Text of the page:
Massacring People and Meaning
Massacring People and Meaning:
Why Liberal Education is Vital for Democracy and Our Very Existence
by Dr. Drew Koch
Massacres are as American as apple pie.
Unfortunately. And sadly. But seriously.
Before there even was a country, there were massacres – establishing white settler dominance on what would one day become U.S soil.
Our nation’s foundational story is based, in part, on a 1770 massacre in Boston.
Massacres eradicated Native Americans who resisted Manifest Destiny.
Massacres ended slaves’ lives when their forced passage became too inconvenient for their handlers.
Massacres punished black troops who dared oppose the Confederacy and African Americans who attempted to assert their rights in the post-Civil War South.
Massacres killed laborers advocating for safe working conditions, and fair wages.
And on, and on, and on . . .
Along with the massacres have come efforts to control the narrative about them. Paul Revere masterfully used the Boston Massacre as a propaganda tool to promote war with England. The Wounded Knee Massacre was initially portrayed as a battle initiated by the Sioux. Other examples abound.
In many instances, powerful elites tried to erase massacres from the historical narrative all together. Few of us ever learned anything about the Zong, Colifax, or Orangeburg Massacres during our formal educational experiences.
Yes, massacres, and the manipulated or buried narrative about them, have always been a tragic part of America’s history. Thus, it should come as no surprise that over the past two weeks, two massacres have entered the conversation.
One of these massacres never actually happened – a falsehood alleged to have occurred in Bowling Green, Kentucky; cited to legitimize a thinly-veiled and unconstitutional Muslim ban. The other massacre actually did occur.
Two weeks ago, a Republican party leader from Michigan used a Twitter post to call for “another Kent State” to silence student protesters on college campuses. And while all massacres disgust me, it was this action that compelled me to write this blog.
I am not writing to shame that party official. The fact that he deleted his Tweet – and recently resigned his position – leave me hoping that he realized his comments were unbecoming of a leader in a democratic republic.
In his study of massacres from 1900 through 1987, political scientist R. J. Rummel concluded that the more mature a nation’s democracy, the less likely it is to experience state-led or sanctioned massacres. Based on this analysis, massacres must be viewed as breakdowns of civility, decency, humanity and, ultimately, democracy.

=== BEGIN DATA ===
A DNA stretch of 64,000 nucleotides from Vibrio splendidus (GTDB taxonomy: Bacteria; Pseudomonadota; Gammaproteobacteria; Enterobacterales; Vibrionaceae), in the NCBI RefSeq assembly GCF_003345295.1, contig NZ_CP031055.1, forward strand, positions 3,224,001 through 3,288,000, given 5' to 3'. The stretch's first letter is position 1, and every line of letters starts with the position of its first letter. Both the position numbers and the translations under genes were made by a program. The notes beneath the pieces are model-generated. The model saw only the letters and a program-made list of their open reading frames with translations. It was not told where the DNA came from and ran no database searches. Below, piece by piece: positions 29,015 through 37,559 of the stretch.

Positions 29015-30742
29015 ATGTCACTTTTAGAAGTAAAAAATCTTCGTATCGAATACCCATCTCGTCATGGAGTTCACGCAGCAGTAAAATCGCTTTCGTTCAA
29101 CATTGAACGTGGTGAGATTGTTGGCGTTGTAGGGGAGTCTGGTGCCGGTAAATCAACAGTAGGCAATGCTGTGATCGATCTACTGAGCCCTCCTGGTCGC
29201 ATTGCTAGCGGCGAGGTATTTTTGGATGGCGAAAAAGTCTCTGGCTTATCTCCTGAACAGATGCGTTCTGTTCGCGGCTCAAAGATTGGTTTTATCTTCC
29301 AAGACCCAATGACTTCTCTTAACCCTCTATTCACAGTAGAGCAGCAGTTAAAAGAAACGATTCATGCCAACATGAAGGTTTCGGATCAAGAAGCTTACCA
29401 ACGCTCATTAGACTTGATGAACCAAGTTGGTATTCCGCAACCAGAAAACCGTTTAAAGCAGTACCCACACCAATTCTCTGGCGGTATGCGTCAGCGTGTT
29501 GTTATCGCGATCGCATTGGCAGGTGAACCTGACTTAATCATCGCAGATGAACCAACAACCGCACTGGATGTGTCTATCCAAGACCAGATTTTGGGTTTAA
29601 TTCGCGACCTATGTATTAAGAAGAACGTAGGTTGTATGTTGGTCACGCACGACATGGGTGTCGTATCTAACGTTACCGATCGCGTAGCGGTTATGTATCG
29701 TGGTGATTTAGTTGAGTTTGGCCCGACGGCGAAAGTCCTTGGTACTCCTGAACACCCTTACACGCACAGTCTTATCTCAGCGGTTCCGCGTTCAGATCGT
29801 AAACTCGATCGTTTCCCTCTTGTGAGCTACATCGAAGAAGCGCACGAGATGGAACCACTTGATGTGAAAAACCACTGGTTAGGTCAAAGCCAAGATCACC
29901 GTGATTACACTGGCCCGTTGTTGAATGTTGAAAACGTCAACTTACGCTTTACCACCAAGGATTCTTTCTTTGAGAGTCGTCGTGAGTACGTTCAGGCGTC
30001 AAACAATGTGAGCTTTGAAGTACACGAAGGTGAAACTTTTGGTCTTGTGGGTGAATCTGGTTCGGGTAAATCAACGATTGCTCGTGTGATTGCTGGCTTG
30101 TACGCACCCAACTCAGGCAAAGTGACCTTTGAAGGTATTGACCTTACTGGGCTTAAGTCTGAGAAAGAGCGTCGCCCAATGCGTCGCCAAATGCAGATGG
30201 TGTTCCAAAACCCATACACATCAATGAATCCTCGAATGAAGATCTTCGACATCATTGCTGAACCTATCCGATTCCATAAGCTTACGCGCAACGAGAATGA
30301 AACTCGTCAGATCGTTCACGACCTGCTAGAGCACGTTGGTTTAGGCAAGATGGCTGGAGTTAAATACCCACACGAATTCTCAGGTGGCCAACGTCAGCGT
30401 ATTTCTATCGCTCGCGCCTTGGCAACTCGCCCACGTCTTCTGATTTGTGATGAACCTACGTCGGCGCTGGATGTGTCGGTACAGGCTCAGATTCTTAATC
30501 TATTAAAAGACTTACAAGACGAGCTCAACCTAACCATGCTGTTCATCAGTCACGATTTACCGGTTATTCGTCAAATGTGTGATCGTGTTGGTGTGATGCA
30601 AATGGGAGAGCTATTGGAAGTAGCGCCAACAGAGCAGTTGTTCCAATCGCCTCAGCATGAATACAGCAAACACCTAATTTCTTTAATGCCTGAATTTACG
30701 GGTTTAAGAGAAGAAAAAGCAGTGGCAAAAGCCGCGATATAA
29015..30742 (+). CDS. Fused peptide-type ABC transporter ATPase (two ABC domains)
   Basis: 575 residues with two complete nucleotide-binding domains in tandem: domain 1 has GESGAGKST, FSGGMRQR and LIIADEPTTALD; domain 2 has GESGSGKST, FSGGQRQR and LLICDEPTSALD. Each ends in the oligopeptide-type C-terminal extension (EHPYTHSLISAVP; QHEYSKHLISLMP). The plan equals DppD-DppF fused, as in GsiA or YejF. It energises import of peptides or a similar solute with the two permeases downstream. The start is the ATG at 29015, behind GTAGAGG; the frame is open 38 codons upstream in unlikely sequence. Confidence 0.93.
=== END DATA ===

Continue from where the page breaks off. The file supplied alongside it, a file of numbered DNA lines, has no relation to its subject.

This is why it’s nearly unfathomable for me to see that a major party official in the twenty-first century United States would call for a massacre. We are supposed to be better than this.
But there is hope. And it resides, at least in part, in how America’s colleges and universities educate their students.
I believe that education is the antidote to massacre’s poison and allure. Educational experiences that teach the art of respectful, civil discourse; promote reason over rabid extremism; base lessons on scientific method and findings rather than “alternative facts,” and advance pluralistic and global engagement over xenophobic isolation and extremism foster the conditions that lead to mature democracies. And I am convinced that liberal education yields the kind of learning that best nurtures engaged citizens of and leaders for a mature democracy.
In the present United States, it is easy to be disheartened by politicians calling for the death of protesters, initiating “extreme vetting” campaigns, and accelerating deportations. It is enough to make reasonable people – and I believe that is the majority of us – feel completely powerless.
But those of us who have the privilege to work in and with America’s colleges and universities have the power and ability to counteract this blight. We have agency – and it comes in the form of liberal education.
And this is why I must issue a call of my own.
In response to the former GOP party leader who asserted that it was “Time for another Kent State” because “One bullet stops a lot of thuggery,” I call on the all the state universities across the nation – as well as their community college counterparts – to redouble their efforts to advance liberal education.
Because while “one bullet” might stop “a lot of thuggery,” the application of liberal education across 4,000 colleges and universities in the United States can lead to the kind of thinking that can stop a lot of bullets and, in the process, preserve and enhance America’s promise.